Home / Opinion / Columns /  Opinion | Decode the concept of 'tianxia' to understand China's actions

As I write this piece, Indian soldiers are locked in a face-off with intruders of the People’s Liberation Army (PLA) in Ladakh. Meanwhile, on Wednesday, China’s ambassador to India said: “We should never let differences overshadow our relations." He also used that worn-out Beijing cliché, “harmonious coexistence".

However, a day before, Chinese President Xi Jinping had told the PLA top brass: “It is necessary to step up preparations for armed combat." Xi appeared to be referring to heightened tensions with the US, especially over Hong Kong and China’s territorial claim over Taiwan, but the statement is indicative of the current thinking of the Communist Party of China (CPC).

To know that thought process, one must understand what China means by “harmonious coexistence" and study the Chinese concept tianxia. Unlike India, modern China’s statecraft has been based on learnings from its millennia-long history and age-old wisdom. Communism has not changed any core Chinese values.

First used by the Zhu dynasty (1045-256 BCE), tianxia roughly translates to “all under heaven" coexisting harmoniously. The world was divinely bestowed on the emperor, extending concentrically outward from its centre at the imperial court to tributary and vassal states. The emperor was the “son of heaven", having received “heaven’s decree". Although in practice there would be parts of the world which were not under the control of the emperor, in Chinese political theory, the rulers of those areas derived their power from the emperor.

It was only in 1858, in the Treaty of Tianjin, which a defeated China signed after the Second Opium War, that it acknowledged another country, Britain, as a “sovereign nation" equal to itself. Tianxia ended. The centre of the world had been moved, and heaven’s decree had been torn up. The years from 1839, the start of the First Opium War, to 1949, when Mao Zedong seized power, are referred to in Chinese history as “the century of humiliation".

And then began China’s “100-year marathon" to become the global hegemon (bit.ly/3gwP75m) that would reshape the world according to Chinese values. Named “strong nation dream" by Xi, its target date is 2049, the centenary of CPC rule.

In 2005, academic Zhao Tingyang published The Tianxia System: An Introduction to the Philosophy of a World Institution. The theory he built (and expanded on in subsequent books) has made Zhao China’s most influential living philosopher. In today’s world, Zhao saw only chaos caused by Western political theories and humanity fragmented by nation-states. He called for a new world order, in which “the physical, psychological and political realms all coincide". Tianxia is now absolutely necessary, he writes, “to bring the whole world together under one tent…to eliminate any negative external influence, and thereby conflict".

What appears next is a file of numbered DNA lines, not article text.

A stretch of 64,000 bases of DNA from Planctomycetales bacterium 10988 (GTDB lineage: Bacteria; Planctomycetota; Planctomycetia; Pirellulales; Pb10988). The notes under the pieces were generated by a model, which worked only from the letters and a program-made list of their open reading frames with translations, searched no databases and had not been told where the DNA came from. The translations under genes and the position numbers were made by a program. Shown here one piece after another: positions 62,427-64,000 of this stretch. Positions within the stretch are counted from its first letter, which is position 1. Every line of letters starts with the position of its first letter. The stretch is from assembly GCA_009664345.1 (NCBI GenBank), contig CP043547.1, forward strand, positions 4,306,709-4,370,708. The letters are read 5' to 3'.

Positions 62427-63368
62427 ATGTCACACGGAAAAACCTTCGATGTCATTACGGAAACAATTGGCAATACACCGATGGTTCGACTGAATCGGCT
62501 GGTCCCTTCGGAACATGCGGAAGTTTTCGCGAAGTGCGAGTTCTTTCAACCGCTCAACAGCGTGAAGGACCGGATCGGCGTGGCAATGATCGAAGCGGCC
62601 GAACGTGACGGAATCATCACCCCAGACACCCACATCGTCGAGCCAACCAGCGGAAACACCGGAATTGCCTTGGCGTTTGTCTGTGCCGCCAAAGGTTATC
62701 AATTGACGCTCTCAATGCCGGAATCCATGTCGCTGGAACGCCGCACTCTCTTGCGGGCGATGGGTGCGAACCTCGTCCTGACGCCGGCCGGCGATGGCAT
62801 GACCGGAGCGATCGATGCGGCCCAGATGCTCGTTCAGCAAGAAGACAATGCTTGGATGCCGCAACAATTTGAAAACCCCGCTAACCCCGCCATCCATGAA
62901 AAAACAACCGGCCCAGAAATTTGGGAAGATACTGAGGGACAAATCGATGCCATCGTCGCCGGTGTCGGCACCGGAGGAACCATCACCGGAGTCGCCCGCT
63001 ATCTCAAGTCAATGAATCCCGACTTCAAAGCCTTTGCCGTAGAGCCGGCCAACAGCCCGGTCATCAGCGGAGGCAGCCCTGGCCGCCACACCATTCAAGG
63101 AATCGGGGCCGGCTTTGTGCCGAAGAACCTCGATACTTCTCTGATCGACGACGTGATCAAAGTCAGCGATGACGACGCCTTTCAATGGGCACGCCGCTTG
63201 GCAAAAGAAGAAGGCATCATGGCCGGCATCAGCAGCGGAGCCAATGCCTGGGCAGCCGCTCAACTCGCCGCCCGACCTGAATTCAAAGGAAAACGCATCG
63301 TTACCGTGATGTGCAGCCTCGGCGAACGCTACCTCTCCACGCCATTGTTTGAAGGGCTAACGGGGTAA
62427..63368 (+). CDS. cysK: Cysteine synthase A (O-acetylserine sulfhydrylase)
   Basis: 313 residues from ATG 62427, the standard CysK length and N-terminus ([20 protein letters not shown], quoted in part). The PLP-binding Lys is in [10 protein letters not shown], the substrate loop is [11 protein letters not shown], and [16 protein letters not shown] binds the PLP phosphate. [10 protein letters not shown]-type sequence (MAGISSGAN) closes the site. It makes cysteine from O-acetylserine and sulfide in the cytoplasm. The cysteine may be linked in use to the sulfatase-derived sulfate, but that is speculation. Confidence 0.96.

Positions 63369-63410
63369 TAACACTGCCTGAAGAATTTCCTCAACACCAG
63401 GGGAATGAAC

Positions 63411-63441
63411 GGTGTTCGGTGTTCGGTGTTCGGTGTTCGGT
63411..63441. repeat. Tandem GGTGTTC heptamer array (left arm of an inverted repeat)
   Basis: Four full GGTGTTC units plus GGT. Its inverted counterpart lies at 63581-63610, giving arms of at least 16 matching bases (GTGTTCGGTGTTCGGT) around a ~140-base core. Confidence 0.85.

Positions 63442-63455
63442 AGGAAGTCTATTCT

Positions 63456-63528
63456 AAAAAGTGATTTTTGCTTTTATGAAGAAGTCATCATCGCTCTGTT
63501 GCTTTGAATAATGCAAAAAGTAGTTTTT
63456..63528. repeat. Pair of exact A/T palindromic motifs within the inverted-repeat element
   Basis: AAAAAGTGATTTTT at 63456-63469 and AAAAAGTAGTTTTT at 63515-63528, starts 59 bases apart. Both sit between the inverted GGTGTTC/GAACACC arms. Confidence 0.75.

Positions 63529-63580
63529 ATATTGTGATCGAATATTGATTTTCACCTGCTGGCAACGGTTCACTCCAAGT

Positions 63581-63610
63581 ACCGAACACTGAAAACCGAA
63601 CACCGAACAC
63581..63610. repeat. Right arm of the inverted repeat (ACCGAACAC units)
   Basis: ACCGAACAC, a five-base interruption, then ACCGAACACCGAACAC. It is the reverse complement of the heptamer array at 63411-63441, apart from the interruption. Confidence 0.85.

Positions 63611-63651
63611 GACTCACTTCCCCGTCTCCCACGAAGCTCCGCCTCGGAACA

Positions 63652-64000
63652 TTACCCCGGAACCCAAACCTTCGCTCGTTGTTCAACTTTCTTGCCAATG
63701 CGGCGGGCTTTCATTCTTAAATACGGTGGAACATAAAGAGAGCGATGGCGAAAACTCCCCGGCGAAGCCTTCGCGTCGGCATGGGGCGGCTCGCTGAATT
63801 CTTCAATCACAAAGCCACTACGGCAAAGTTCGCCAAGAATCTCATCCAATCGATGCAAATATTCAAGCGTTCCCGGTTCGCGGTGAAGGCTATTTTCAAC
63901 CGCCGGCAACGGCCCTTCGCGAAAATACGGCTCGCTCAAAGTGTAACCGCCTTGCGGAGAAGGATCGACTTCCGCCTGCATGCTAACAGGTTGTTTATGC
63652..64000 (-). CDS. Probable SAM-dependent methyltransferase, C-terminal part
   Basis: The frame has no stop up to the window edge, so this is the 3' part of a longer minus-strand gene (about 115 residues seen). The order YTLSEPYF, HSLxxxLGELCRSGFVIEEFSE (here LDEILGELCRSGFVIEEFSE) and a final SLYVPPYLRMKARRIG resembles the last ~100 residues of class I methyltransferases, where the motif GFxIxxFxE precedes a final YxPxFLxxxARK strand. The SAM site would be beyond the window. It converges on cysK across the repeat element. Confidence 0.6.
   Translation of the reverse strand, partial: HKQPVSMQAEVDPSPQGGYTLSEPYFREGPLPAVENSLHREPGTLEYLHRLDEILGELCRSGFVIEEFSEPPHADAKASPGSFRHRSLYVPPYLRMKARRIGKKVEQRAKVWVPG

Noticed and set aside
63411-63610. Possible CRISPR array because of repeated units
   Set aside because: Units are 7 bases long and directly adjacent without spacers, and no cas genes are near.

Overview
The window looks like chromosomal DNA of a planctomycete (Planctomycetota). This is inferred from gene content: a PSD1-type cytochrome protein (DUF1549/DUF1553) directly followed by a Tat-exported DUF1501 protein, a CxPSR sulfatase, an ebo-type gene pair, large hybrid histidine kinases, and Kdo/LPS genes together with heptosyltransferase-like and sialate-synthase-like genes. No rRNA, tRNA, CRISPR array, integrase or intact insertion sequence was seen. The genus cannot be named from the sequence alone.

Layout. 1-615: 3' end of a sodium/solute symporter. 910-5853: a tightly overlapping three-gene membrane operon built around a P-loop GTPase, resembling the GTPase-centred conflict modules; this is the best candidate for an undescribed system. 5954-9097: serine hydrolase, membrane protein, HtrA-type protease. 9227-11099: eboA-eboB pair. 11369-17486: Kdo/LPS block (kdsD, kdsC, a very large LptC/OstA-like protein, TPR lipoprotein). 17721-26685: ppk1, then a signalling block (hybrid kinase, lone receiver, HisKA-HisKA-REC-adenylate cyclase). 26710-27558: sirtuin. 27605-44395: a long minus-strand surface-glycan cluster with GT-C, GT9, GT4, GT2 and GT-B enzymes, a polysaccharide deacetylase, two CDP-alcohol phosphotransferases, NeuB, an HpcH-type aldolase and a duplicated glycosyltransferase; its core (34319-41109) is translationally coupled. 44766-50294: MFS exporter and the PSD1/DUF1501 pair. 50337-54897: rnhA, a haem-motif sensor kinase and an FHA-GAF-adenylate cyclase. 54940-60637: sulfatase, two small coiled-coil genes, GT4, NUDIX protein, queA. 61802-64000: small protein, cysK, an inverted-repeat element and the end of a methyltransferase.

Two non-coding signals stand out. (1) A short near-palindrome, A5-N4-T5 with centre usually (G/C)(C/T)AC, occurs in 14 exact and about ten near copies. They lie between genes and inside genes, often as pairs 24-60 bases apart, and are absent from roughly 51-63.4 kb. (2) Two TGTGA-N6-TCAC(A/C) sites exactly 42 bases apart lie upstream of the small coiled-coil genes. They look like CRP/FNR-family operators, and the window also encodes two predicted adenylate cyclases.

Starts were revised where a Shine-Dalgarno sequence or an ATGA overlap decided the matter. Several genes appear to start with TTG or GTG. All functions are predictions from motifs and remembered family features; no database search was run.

Crucial to Zhao’s proposed tianxia world order are “relational rationality" and universal consent. Relational rationality emphasizes the minimization of mutual hostility over the maximization of self interest, and must have priority over individual rationality in political and economic practices to create a sound world order. Dismissing the masses as “selfish, irresponsible, and foolish", hence not to be trusted to act in world interest, Zhao asserts: “Seeking to maximize self-interest… is only a recipe for endless conflict to the detriment of all." Universal consent, the other key ingredient, one supposes, will just need to be managed. And who makes the rules of this new world order? A rather vague “world institution".

Even a cursory examination of Zhao’s perfect world order reveals that it is deeply hierarchical, with no individual freedom, and the “collective good" defined by the world institution overriding a citizen’s personal aspirations and dreams. It is obsessively inclusive (universal consent), so it’s tough luck for anyone who may not want to be “included". Sounds familiar? Yes, it is Xi’s China, with its constant surveillance, censorship that allows no dissent and no access to non-CPC-approved reality, a social credit system that tracks the slightest deviations from norms and keeps rating you on a “good citizen" scale with tangible consequences.

Now think of the Belt and Road Initiative that could turn dozens of nations into vassal states through debt traps, and China’s “string of pearls" strategy to control the oceans from Shanghai to Port Sudan. This is the road to tianxia. And the term da tong, which Chinese leaders use often to describe their goal, can be translated both as “an era of harmony" and “an era of unipolar dominance". Right now, facing widespread criticism, including within China, and with the world busy with covid, Xi may be thinking he should make some offensive moves on the global chessboard.

But the game may have changed a bit. Last week, China “recommended" to members of Brazil’s parliament that they do not congratulate the freshly re-elected president of Taiwan. Brazilians responded by making #VivaTaiwan the No. 1 trending Twitter hashtag in Brazil and one of the top in the world. Beijing was incensed. A little samba setback for tianxia.

Sandipan Deb is a former editor of ‘Financial Express’, and founder-editor of ‘Open’ and ‘Swarajya’ magazines

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